Sheltered housing is a type of ‘housing with support’, which you can buy or rent. Find out if it's the right housing option for you.
What is sheltered housing?
Sheltered housing could suit you if you want to live independently but need a bit more support, or if you want to live in a smaller and easier-to-manage home.
It is usually only available to those aged 55 and over.
Some common features of sheltered housing include:
- help from a scheme manager (warden), or support staff
- 24-hour emergency help through an alarm system
- communal areas, such as gardens or lounges
- social activities for residents.
Features vary from scheme to scheme. At some schemes you get more support than others. If you’re interested in a particular scheme, make sure you understand what services are available, how much they cost and whether you would be eligible for any help with these costs.
Meals, help around the home and personal care services such as help with bathing are not usually provided. You can arrange a package of services from the local authority or a private care agency.
How much will I pay for sheltered housing?
The cost of sheltered housing will vary depending on whether you rent or buy, the scheme that you choose, and the area you live in. Some schemes will be more expensive than others.
As well as rent and/or mortgage payments, you have to pay Council Tax, water rates and energy bills and you usually have to pay a regular service charge.
The price of the service charge and what it covers varies from scheme to scheme, but it typically includes contributions towards communal repairs and cleaning, grounds maintenance, servicing and maintaining any lifts and security systems, and building insurance. It may include charges for support services such as the scheme manager and emergency alarm.
At each scheme, check:
- how much the service charge is
- what is included in the service charge
- if there are any additional services to pay for and how much they cost
- whether certain service charges can be covered by Pension Credit or Housing Benefit
whether the local council can help with the cost of any care or support you receive.
How do I rent sheltered housing?
Renting from your local council or housing association
Most sheltered housing for rent is provided by councils and housing associations. In most areas, the local council runs a waiting list of people looking for sheltered housing. Many housing associations fill all their sheltered properties this way.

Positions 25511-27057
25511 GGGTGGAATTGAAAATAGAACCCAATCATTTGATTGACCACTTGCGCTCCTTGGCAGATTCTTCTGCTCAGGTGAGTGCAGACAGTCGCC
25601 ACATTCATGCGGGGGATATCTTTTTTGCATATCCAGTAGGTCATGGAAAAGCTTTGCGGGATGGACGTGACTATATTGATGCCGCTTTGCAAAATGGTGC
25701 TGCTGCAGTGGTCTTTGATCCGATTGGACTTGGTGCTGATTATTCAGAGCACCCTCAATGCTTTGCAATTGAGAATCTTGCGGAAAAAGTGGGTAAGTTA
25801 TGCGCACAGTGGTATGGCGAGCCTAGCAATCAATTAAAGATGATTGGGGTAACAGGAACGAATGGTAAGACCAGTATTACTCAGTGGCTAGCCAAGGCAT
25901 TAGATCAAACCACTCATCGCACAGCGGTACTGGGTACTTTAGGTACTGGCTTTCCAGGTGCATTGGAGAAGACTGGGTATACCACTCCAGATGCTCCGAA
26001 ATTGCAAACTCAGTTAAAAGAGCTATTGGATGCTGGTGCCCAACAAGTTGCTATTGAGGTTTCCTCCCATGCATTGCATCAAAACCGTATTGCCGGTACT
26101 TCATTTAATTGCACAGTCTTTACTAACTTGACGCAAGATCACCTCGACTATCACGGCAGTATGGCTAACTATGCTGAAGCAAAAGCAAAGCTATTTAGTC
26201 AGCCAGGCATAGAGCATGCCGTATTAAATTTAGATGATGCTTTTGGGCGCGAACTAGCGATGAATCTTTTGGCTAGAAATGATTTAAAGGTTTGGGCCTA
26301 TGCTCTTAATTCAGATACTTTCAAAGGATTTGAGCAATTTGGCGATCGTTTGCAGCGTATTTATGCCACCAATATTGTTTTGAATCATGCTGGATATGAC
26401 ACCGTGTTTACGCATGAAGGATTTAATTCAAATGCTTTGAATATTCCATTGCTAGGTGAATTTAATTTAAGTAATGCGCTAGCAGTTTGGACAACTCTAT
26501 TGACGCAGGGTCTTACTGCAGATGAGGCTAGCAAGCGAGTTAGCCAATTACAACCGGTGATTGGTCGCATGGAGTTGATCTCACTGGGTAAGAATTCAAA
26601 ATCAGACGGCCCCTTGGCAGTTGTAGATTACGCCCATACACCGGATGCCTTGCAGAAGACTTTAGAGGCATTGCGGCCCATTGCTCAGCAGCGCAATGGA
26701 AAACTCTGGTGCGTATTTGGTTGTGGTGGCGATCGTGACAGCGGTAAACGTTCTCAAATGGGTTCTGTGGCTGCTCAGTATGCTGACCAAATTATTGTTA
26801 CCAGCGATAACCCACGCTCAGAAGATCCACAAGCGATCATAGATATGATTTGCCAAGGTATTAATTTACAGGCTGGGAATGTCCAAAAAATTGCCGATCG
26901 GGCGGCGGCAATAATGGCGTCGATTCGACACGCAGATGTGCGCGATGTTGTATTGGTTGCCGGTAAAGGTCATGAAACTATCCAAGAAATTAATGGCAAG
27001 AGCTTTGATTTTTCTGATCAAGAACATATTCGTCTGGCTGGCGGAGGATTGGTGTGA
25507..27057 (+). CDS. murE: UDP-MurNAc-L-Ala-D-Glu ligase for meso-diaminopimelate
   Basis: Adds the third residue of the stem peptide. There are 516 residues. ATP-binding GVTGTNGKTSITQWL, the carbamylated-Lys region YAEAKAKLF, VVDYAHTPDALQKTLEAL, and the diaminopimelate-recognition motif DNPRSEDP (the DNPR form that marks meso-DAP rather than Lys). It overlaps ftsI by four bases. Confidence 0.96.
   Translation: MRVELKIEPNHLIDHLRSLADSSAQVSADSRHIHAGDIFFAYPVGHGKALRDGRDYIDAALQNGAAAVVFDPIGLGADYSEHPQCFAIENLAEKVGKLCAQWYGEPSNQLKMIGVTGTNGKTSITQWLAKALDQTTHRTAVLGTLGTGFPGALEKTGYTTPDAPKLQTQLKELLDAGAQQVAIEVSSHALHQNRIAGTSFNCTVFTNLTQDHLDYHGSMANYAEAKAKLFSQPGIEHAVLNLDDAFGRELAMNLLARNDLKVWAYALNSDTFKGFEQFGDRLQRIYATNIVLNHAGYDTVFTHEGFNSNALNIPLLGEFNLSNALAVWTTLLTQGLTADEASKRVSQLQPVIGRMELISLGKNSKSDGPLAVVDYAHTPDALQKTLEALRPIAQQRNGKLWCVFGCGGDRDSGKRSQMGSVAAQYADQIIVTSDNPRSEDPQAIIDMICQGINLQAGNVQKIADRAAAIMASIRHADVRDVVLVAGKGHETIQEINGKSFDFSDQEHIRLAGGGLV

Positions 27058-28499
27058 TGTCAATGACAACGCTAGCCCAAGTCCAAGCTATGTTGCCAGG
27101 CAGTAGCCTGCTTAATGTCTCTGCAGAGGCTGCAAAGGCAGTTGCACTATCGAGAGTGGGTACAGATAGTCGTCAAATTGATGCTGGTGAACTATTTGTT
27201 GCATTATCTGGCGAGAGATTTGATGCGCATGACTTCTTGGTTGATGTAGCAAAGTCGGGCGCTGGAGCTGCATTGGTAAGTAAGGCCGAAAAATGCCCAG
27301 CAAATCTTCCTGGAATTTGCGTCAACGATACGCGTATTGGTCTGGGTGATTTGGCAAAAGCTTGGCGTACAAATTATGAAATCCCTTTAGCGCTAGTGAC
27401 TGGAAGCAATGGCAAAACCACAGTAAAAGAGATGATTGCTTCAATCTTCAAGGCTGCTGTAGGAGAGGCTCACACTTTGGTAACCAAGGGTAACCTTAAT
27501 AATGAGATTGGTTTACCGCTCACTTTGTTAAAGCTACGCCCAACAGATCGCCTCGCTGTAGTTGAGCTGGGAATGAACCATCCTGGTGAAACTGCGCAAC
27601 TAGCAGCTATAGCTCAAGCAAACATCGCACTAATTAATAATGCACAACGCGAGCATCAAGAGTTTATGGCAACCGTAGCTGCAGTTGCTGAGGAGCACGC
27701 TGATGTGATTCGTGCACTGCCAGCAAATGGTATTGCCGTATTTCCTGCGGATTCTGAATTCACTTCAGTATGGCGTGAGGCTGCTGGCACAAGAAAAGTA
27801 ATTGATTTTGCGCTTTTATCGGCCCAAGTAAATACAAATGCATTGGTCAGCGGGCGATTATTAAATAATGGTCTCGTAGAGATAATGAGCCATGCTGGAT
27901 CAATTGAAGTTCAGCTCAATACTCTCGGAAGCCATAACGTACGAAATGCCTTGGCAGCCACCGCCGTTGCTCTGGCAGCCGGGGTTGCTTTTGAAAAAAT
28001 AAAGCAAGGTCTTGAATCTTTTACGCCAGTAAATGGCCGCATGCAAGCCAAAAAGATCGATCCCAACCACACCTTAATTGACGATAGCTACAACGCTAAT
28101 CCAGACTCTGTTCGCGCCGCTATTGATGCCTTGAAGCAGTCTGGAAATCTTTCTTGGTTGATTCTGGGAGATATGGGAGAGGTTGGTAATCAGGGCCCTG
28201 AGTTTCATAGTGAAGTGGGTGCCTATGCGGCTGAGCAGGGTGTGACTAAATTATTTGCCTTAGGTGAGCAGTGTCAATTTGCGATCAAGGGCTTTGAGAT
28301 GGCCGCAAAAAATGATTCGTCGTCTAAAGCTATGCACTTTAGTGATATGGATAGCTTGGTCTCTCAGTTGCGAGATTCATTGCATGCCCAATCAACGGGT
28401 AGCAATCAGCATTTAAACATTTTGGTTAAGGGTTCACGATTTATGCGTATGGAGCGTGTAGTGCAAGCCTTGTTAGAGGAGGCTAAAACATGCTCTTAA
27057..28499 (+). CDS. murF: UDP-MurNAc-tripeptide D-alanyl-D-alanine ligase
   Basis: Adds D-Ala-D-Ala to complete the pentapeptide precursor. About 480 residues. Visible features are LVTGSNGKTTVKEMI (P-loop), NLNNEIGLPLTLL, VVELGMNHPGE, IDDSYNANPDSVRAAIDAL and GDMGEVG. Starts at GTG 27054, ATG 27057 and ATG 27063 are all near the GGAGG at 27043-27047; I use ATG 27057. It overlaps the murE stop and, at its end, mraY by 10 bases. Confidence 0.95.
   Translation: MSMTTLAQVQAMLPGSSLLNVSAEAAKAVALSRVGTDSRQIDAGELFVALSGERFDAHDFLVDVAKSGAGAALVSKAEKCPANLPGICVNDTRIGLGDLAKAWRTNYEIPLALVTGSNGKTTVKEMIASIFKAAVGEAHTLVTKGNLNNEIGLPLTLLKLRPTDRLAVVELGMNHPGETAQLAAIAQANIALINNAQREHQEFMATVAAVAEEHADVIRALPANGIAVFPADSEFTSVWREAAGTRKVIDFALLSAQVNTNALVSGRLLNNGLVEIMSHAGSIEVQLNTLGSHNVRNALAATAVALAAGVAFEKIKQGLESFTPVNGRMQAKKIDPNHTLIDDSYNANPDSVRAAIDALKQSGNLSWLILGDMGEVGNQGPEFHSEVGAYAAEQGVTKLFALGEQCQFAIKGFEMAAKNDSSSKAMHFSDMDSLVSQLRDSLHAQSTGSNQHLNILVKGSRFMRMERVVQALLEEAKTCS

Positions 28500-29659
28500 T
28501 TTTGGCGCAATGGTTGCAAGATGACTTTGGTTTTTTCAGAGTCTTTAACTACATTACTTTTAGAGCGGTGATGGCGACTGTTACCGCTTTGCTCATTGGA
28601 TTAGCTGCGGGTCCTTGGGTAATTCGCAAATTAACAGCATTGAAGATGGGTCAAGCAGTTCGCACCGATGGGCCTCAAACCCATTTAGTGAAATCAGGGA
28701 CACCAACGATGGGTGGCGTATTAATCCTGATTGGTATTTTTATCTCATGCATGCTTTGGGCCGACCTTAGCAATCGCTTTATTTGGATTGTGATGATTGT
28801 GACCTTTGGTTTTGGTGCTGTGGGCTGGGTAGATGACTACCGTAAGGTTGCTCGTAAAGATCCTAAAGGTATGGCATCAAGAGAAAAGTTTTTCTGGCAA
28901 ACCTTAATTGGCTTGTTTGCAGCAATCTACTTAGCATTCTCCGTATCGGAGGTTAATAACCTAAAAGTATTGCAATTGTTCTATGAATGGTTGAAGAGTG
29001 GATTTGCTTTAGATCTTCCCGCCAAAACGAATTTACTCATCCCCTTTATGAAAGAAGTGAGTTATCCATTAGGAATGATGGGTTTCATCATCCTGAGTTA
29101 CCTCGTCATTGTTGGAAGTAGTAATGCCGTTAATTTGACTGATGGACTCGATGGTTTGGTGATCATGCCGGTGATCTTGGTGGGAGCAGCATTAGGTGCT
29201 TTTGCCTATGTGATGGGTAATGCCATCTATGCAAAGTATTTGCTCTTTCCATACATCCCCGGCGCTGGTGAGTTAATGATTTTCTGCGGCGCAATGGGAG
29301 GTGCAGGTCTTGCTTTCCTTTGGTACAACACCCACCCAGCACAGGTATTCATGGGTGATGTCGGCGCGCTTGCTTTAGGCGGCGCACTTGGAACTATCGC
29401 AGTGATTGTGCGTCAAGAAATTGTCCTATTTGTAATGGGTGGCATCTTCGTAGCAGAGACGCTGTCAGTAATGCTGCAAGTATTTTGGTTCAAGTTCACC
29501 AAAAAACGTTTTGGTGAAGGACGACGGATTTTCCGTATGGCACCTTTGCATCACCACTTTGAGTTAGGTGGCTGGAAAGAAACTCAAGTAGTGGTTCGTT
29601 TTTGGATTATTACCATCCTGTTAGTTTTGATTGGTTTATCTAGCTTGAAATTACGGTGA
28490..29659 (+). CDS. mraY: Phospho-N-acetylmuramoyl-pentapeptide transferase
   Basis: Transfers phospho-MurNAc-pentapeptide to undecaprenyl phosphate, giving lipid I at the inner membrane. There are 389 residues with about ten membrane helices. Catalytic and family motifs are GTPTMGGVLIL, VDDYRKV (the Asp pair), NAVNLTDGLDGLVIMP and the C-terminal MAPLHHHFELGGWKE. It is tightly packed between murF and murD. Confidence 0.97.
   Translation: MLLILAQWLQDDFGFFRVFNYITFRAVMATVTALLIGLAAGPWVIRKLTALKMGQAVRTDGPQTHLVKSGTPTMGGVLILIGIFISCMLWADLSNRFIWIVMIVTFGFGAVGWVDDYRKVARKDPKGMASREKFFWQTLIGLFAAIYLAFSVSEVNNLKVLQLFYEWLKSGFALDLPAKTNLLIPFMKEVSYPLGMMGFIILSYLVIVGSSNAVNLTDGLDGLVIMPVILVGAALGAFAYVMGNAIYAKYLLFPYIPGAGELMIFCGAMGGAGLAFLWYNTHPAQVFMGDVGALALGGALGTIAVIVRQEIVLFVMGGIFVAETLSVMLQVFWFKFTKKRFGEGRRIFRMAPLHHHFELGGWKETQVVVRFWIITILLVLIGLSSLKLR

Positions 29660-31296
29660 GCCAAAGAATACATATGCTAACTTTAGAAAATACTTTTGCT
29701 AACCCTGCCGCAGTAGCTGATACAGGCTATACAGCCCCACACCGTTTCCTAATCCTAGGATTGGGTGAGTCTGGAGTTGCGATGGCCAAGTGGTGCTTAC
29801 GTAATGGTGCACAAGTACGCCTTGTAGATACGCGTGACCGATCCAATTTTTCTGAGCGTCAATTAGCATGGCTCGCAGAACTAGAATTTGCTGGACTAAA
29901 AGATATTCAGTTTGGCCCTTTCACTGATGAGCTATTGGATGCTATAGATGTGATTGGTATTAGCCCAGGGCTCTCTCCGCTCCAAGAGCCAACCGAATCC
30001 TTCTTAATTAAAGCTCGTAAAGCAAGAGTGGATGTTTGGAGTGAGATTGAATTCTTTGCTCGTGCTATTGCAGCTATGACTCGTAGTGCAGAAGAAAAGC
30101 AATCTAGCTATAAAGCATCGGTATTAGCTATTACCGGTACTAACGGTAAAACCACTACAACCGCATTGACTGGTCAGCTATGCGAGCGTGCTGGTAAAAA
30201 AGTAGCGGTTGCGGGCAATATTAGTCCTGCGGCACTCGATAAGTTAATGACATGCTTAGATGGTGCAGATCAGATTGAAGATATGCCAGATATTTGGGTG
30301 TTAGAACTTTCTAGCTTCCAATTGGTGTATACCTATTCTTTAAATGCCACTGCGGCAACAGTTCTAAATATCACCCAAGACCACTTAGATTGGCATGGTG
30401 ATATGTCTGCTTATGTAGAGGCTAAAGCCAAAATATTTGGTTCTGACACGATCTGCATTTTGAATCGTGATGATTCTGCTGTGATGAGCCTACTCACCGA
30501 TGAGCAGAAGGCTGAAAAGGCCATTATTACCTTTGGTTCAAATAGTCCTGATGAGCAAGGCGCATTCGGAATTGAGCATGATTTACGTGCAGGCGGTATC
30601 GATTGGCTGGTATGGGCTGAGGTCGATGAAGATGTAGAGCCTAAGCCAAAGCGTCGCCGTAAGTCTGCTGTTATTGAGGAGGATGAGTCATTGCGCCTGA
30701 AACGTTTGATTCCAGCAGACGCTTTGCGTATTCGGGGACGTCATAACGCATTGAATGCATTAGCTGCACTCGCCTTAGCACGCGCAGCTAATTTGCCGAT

Different councils have different rules on who gets sheltered housing. You can check your council’s rules by asking for a copy of their housing allocation scheme, which sets out who gets priority for housing. Ask your local council how much priority you are likely to get and how long you might have to wait.
A small amount of sheltered housing is available to rent privately. There may still be a minimum age threshold, but you may not have to meet any other criteria. Waiting times are likely to be shorter. Rents may be higher and your tenancy is likely to be less secure than if you rented sheltered housing from the council or a housing association.
How do I buy sheltered housing?
Most sheltered housing for sale is from private developers. There will be a management group in charge of the warden, services and maintenance.
Unlike care homes, sheltered housing is not inspected or given ratings. However, there are some things you can check:
- Check that the developer is registered with an accredited body such as the National House Building Council (NHBC). Newer properties built by registered developers are covered by a Sheltered Housing Code.
- Check if the management group are members of a recognised trade body such as the Association of Retirement Housing Managers (ARHM). They have a code of practice.
Things to remember when buying sheltered housing
Services and charges vary from scheme to scheme. Make sure you understand exactly what services are provided, how much they cost, and how you are going to cover these costs before making a commitment. Ask for a full breakdown of charges, including optional services and any ‘one-off’ fees.
Most assisted living housing is sold on a leasehold basis. There may be restrictions in the lease on what happens if you want to sell the property or leave it to a relative in your will. Make sure you check these restrictions and other lease terms and conditions before you buy.
You may need to pay an ‘exit’ or ‘transfer’ fee if you sell the property or if there is a change of occupancy, for example, if a carer comes to live with you. Make sure you ask about any exit fees before you decide to buy.
What should I do next?
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